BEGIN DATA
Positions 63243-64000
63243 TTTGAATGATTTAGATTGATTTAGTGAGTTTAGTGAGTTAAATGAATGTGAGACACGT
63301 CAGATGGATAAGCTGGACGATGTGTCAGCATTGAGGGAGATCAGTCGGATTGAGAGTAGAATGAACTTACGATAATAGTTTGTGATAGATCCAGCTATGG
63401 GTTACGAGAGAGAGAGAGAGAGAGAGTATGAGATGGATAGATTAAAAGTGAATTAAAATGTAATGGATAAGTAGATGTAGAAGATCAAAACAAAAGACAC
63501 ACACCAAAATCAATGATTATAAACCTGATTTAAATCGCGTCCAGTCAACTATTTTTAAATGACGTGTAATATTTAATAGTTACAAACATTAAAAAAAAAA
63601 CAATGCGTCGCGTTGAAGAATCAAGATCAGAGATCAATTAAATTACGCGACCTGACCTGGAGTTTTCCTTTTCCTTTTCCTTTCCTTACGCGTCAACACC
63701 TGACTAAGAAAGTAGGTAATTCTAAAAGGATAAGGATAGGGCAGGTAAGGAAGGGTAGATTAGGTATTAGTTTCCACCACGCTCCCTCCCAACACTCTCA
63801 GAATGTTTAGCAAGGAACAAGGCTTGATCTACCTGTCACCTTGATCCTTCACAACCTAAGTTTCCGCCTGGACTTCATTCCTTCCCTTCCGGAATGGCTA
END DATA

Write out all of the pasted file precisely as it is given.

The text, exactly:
Positions 63243-64000
63243 TTTGAATGATTTAGATTGATTTAGTGAGTTTAGTGAGTTAAATGAATGTGAGACACGT
63301 CAGATGGATAAGCTGGACGATGTGTCAGCATTGAGGGAGATCAGTCGGATTGAGAGTAGAATGAACTTACGATAATAGTTTGTGATAGATCCAGCTATGG
63401 GTTACGAGAGAGAGAGAGAGAGAGAGTATGAGATGGATAGATTAAAAGTGAATTAAAATGTAATGGATAAGTAGATGTAGAAGATCAAAACAAAAGACAC
63501 ACACCAAAATCAATGATTATAAACCTGATTTAAATCGCGTCCAGTCAACTATTTTTAAATGACGTGTAATATTTAATAGTTACAAACATTAAAAAAAAAA
63601 CAATGCGTCGCGTTGAAGAATCAAGATCAGAGATCAATTAAATTACGCGACCTGACCTGGAGTTTTCCTTTTCCTTTTCCTTTCCTTACGCGTCAACACC
63701 TGACTAAGAAAGTAGGTAATTCTAAAAGGATAAGGATAGGGCAGGTAAGGAAGGGTAGATTAGGTATTAGTTTCCACCACGCTCCCTCCCAACACTCTCA
63801 GAATGTTTAGCAAGGAACAAGGCTTGATCTACCTGTCACCTTGATCCTTCACAACCTAAGTTTCCGCCTGGACTTCATTCCTTCCCTTCCGGAATGGCTA